While a lot of these claims still need more support to be conclusive, we can safely say that the maitake is a certified superfood and definitely deserves a spot in your health food repertoire.

Cooking With Maitake Mushrooms

You’d think that after that exhaustive list of health benefits that maitake mushrooms wouldn’t taste very good—but you thought WRONG. After all, it’s often those superfoods that are known for their nutrition but always seem to lack in the flavor department.

This time, it’s different! Maitake is a well-loved ingredient in various cuisines throughout the world and is surprisingly easy to incorporate into home cooking. Yes, we’re looking at you with the instant ramen and packaged mac and cheese. You can do this! 

Here are a few reasons why maitake is such a great ingredient and some ways to use it well.

Deep and Distinctive Flavor

The taste of a maitake mushroom isn’t quite like anything you’ve ever tried. It has a woodsy, earthy, and somewhat spicy flavor. Depending on how it’s cooked, it can offer a range of other flavors that come out with heat and accompanying ingredients.

For example, when sauteed with a dash of soy sauce, the salty umami flavors of the maitake come to the fore. There is also some sweetness to be found in the maitake, which can be explored with teriyaki sauce and other condiments featuring residual sugars.

Most of all, maitake provides a depth of flavor to whatever dish you prepare, whether it’s a rich broth with ramen noodles, a stir-fry with meat and veggies, or ground down and used to create healthy, crunchy snacks in the oven.

Believe us when we say there is no wrong way to prepare maitake mushrooms, and they’re quite forgiving. If you’re just getting into cooking mushrooms, this is a great place to start.

Meaty, Substantial Texture

The real standout feature of maitakes is their impeccable, tender texture. They are slightly chewy, offering a satisfying bite that reminds us of perfectly cooked steak, chicken, or tofu.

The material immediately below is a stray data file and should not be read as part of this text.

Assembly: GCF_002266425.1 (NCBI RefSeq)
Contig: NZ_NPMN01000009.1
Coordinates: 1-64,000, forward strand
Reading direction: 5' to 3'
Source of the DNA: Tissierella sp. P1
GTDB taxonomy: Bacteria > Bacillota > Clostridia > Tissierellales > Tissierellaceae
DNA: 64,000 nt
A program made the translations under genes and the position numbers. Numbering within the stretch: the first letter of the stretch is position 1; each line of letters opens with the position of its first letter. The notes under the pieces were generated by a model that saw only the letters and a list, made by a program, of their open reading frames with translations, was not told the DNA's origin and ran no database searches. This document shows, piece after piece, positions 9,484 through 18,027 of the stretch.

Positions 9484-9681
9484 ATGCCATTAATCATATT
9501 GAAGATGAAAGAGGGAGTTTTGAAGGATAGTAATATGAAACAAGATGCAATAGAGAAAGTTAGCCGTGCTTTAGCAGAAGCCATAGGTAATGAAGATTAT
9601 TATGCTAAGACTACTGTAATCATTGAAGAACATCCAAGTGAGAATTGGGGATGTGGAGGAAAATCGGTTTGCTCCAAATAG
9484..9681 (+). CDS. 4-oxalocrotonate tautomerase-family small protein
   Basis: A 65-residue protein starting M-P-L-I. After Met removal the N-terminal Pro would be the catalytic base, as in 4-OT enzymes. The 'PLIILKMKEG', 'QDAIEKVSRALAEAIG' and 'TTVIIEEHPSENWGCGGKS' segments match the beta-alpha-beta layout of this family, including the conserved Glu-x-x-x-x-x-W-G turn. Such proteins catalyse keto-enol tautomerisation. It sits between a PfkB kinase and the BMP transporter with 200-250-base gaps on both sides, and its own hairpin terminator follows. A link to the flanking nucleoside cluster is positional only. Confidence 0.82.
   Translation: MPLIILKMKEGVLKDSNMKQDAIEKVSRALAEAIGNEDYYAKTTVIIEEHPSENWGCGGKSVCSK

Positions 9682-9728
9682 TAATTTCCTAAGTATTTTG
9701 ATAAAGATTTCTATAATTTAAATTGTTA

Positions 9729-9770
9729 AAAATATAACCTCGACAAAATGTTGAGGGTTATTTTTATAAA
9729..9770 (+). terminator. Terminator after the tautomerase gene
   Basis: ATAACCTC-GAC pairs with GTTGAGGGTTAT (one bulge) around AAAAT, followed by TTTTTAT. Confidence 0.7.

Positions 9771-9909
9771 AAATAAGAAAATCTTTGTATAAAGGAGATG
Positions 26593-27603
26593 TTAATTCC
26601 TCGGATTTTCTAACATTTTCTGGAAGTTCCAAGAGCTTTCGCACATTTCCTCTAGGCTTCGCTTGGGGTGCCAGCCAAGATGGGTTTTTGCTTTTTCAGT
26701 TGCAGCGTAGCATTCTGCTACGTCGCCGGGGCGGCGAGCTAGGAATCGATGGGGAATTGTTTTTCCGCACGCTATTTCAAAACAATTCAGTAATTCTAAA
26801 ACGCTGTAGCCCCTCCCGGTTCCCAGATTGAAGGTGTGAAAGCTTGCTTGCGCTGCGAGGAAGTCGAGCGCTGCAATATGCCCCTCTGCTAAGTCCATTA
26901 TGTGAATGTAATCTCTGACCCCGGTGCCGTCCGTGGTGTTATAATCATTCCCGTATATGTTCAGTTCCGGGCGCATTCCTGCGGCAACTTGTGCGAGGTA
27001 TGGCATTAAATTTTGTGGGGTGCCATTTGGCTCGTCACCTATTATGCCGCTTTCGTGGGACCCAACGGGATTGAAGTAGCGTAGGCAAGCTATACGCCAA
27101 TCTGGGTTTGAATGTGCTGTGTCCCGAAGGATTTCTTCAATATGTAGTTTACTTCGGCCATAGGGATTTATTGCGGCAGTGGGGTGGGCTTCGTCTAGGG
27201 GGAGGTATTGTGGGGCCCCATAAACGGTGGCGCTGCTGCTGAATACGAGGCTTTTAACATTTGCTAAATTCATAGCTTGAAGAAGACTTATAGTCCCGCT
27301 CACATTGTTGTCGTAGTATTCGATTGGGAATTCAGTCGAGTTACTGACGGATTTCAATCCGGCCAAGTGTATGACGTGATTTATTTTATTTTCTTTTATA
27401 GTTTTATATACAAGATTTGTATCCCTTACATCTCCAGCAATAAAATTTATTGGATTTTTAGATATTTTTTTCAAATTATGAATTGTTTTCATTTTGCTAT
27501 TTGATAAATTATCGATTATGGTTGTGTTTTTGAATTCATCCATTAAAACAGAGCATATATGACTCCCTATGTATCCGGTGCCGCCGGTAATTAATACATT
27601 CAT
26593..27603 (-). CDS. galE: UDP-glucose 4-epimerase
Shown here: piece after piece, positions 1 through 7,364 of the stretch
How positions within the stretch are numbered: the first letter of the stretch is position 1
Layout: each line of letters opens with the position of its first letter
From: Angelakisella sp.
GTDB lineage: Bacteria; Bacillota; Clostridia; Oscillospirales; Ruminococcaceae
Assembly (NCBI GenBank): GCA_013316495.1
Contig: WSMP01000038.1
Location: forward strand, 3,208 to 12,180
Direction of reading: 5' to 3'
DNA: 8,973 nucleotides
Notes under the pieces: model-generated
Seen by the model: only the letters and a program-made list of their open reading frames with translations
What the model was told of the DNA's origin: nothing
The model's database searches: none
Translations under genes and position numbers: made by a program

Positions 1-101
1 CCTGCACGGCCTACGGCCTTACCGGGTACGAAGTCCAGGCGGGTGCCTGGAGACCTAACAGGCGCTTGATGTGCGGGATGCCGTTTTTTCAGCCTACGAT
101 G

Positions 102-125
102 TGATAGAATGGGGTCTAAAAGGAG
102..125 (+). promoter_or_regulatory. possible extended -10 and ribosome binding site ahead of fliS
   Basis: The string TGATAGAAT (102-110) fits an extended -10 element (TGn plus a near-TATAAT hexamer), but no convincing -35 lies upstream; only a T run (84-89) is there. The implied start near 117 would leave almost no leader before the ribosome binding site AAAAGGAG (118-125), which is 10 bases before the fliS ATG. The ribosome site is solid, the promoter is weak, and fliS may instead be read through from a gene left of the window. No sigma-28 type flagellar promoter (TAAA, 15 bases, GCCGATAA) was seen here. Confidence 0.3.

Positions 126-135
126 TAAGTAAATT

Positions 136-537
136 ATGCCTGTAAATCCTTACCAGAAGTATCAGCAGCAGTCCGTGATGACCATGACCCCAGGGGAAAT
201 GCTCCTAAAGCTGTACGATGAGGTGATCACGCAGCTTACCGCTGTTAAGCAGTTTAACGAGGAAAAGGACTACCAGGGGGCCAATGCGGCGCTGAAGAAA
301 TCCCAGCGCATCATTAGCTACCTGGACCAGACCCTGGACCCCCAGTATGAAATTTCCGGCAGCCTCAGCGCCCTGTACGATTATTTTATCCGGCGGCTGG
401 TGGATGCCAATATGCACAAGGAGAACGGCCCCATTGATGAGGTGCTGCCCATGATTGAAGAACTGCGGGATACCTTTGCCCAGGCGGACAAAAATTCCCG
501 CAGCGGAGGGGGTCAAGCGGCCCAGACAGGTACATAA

That’s why so many people on the plant-based diet opt for maitake mushrooms when seeking animal product alternatives – they’re just that good!

Depending on how you cook maitakes, you can achieve a variety of different textures as well. With less heat, you get a more toothy and substantial chew, while high temps can really work to tenderize and soften the mushroom for a melty sensation.

Mouth-Watering Maitake Snacks

Craving a snack food with real, complex flavors and an impressive nutritional panel? At Outstanding Foods, we use maitakes in our flagship product, PigOut Pigless Pork Rinds!

Maitakes add so much depth to the flavor of our snacks and beef up the nutrition facts so that you’ll never regret eating the whole bag (it happens)!

If classic puffs are more your thing, try our Outstanding Puffs, which also have a little bit of gold (and by gold, we mean maitake mushrooms)! One glance at the flavors and the nutrition facts, and you’ll want to grab a few bags for yourself. Enjoy the big-league crunch and finally get a meal replacement that satisfies.


Maitake mushrooms have a mythical status for good reason! Try them out solo, as part of an elaborate dish, or in your next bag of tasty, healthy snacks. 



About Maitake | Memorial Sloan Kettering

Health Information Library | PeaceHealth

Maitake Mushroom | Bioresearch Update